Can Rainfall in Jamestown Lead to Flood Damage?
Persistent Rainfall Can Cause Flood Damage in Jamestown. Contact SERVPRO for Emergency Assistance
Periods of heavy and consistent rainfall usually brought about during the stormy season can put additional pressure on your home. Damage to a roof caused by winds, for example, could lead to flooding of the upper levels of your home as torrential rain pours into the cavities. SERVPRO has a local team of qualified professionals that can help to assess, mitigate and restore your home following a flooding. We have extensive experience working with residential architecture in the area, as well as a proven track record for emergency situations such as:
- Flood damage restoration
- Water cleanup and removal
- Ceiling damage from storms
Upper-level flood damage in Jamestown can create dangers in your home. Not only is there a risk of slipping on wet floors, the ceilings themselves may become compromised by excessive waterlogging. For technicians, one possible fix is to drain the ceiling cavities by removing surface layers of the building assembly. These layers can usually be reinstalled relatively cheaply using new materials; however, drying the cavity before applying new materials is essential to avoiding long-term water damage issues. Attic spaces, in particular, can be tough to reach due to restricted access limiting standard equipment such as pumps or extraction units. SERVPRO can often deploy portable extractors in these circumstances to maintain an efficient drying procedure.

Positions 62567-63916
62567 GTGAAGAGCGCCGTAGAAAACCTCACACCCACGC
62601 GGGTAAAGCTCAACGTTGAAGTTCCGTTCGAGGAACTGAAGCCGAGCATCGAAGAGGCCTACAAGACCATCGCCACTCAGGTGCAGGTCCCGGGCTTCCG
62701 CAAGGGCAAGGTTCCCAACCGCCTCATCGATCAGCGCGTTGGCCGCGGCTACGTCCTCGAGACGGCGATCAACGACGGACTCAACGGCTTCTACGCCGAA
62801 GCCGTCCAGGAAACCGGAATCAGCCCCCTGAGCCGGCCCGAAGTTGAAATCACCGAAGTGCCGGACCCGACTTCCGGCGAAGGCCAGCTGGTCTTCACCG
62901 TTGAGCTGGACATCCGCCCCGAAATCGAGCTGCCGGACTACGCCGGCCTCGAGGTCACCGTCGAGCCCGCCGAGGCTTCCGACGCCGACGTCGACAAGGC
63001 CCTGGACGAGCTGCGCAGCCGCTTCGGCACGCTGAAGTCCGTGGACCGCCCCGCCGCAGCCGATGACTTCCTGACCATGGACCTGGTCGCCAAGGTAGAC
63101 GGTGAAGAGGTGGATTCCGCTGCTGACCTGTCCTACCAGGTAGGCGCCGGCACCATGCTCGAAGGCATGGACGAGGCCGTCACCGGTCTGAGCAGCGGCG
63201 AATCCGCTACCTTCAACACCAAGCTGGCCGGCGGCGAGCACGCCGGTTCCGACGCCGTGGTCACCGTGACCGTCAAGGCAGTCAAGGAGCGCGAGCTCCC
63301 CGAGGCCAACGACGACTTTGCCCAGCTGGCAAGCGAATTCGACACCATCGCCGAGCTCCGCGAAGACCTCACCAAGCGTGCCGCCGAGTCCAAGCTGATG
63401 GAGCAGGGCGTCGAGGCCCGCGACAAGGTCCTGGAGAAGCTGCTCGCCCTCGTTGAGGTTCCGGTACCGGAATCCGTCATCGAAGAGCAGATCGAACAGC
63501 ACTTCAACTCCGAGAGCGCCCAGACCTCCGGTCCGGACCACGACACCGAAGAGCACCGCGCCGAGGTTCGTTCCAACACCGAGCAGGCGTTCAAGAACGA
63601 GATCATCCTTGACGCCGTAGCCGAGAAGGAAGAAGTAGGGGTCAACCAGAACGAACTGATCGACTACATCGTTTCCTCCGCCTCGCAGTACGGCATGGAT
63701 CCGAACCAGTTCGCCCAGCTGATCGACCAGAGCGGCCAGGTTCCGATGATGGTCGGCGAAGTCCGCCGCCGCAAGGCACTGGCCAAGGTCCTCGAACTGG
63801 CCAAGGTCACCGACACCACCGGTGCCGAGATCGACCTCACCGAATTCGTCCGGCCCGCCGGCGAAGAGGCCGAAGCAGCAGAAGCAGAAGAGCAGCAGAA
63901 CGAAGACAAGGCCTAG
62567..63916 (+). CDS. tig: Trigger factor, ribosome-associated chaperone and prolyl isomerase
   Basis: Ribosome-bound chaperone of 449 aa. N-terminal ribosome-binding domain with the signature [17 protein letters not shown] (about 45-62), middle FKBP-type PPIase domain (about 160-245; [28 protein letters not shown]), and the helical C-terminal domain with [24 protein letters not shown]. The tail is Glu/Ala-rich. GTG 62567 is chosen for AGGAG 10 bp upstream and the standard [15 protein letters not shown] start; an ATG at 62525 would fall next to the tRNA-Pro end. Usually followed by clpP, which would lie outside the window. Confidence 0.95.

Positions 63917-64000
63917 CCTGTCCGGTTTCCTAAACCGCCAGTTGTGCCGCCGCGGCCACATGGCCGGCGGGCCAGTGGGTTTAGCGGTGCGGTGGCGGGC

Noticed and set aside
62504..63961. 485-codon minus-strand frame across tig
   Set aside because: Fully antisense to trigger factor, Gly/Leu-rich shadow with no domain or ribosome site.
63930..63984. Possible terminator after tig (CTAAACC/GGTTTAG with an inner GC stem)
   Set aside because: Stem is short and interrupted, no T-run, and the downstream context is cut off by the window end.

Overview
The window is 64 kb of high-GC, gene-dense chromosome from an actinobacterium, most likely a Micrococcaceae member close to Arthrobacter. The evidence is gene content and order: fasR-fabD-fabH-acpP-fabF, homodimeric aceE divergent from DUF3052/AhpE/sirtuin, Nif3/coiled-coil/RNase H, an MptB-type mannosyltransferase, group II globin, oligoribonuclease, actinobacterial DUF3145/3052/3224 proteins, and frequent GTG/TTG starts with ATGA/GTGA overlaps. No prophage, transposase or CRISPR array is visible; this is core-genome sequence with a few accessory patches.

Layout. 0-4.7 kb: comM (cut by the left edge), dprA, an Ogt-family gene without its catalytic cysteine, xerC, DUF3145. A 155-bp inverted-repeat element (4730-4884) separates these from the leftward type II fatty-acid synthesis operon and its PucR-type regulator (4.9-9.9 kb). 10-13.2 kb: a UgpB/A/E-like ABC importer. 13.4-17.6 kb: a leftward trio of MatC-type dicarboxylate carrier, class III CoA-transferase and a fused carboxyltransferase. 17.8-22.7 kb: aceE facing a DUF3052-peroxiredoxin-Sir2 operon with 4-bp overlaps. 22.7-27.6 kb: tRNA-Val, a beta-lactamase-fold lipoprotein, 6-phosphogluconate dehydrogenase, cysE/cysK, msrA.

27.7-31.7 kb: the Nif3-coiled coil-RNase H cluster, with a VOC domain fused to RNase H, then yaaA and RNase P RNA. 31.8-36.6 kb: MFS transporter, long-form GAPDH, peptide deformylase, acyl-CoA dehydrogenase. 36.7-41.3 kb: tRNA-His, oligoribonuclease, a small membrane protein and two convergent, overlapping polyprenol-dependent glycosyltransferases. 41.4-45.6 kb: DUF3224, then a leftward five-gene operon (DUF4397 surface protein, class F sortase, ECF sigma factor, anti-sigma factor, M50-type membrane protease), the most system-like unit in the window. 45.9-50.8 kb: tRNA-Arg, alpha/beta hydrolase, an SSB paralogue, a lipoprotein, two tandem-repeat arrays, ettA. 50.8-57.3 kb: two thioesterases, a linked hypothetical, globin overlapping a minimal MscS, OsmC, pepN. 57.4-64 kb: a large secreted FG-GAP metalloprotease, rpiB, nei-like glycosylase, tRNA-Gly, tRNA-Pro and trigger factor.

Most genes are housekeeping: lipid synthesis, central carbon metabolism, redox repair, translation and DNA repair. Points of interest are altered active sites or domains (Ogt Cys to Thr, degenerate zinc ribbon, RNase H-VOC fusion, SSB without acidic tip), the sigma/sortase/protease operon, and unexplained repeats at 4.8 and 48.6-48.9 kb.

- Portable extraction units have an in-built storage tank that can hold over thirty gallons of water.
- Wand fittings are used in combination with these extractors to allow access to smaller areas of a loft.
- Portable extractors use the same components as truck-mounted extractors, which include vacuums, heating elements, and the ability to disperse antimicrobial chemicals.
Storms can have dire consequences for your home. Contact SERVPRO of Jamestown / Olean for flood damage assistance at (716) 338-4901 now.